top of page
Search By Tag:
Related Posts:

Why I Say Goals, not Resolutions

'Tis the season for New Year's Resolutions... and believe it or not, I stopped making New Year's Resolutions years ago. There are a few reasons for this but the main reason is that the word resolution does not resonate with me like the word goals does.

When I hear or say the word resolution I think of it similar to transformation. Like I need to change a behavior to create a better or different one. That's fine, but I believe I should always be striving to grow and rid myself of bad habits. The word goals, to me, suggests that I already have a base knowledge or baseline point to work from.

Let me give you an example if you're a little lost here... Weightloss. Weightloss is a common New Year's Resolution, but it can also be a goal. When I say my resolution is to lose weight, it almost feels like I haven't been doing anything synonymous with living a healthy lifestyle and I want to start today, January 1st. When I say I have a goal to lose x pounds or reach a particular dress and pant size, then it becomes less about looking backward to more forward and more about just moving forward to reach that goal.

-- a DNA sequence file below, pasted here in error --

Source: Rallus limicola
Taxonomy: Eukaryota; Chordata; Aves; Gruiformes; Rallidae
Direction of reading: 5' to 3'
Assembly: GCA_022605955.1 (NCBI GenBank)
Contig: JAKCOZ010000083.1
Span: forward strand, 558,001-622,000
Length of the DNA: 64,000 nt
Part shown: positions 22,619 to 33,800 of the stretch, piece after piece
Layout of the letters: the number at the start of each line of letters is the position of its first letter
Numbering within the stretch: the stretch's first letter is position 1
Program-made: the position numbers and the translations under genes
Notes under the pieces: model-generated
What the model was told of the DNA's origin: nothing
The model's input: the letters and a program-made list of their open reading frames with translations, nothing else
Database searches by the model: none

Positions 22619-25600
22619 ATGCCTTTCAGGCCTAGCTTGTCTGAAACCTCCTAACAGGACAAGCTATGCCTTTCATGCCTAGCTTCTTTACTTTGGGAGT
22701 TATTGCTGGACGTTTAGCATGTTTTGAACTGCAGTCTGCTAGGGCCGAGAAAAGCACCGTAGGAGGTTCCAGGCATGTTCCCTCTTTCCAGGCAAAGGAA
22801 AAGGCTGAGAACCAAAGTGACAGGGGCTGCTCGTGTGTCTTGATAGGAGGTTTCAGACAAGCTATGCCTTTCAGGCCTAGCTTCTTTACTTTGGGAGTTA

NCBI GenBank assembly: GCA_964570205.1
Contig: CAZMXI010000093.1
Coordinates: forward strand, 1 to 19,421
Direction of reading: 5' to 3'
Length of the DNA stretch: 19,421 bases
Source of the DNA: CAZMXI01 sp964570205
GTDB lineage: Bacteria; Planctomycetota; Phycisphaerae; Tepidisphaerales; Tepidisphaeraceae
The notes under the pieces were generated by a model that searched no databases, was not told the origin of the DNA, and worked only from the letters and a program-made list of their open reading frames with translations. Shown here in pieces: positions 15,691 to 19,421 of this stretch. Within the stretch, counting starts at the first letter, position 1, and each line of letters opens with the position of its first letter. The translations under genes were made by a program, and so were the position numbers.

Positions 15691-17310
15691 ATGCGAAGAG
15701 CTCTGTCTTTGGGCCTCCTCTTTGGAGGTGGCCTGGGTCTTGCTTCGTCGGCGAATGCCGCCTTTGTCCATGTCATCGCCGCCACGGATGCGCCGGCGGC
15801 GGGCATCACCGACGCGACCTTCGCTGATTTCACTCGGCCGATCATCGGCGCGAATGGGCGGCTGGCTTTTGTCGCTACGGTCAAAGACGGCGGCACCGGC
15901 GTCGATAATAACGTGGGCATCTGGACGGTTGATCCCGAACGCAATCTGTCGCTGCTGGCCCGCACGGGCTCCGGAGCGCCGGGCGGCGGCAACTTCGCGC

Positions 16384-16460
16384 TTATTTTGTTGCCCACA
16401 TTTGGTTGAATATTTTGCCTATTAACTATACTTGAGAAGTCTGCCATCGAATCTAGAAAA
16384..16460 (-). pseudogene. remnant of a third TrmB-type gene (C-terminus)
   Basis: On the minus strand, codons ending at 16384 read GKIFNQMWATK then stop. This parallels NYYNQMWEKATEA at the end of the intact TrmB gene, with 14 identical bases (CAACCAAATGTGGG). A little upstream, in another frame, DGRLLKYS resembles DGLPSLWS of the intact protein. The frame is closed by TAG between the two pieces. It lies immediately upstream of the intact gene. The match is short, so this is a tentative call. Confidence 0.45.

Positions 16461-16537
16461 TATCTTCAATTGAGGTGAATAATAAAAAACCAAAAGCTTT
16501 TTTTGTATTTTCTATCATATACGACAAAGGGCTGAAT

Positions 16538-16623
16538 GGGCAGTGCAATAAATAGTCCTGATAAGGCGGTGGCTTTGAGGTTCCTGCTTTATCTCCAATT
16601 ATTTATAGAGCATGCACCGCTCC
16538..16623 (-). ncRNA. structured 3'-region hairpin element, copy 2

This is NOT going to be the same for everyone! I am sharing these merely because I want to point out the importance of language in goal and resolution setting. If you notice that you're not reaching the goals you've set for yourself, consider looking at the language you're using. Does it resonate with you? Does it feel strong and intentional or weak and wishy-washy? Language is a major key to success because it's how we think, grow and move about the world.

If me saying I use the word goal instead of resolution hit home to you, try setting goals for 2020, instead of resolutions and see how it changes your overall progress throughout the year!

bottom of page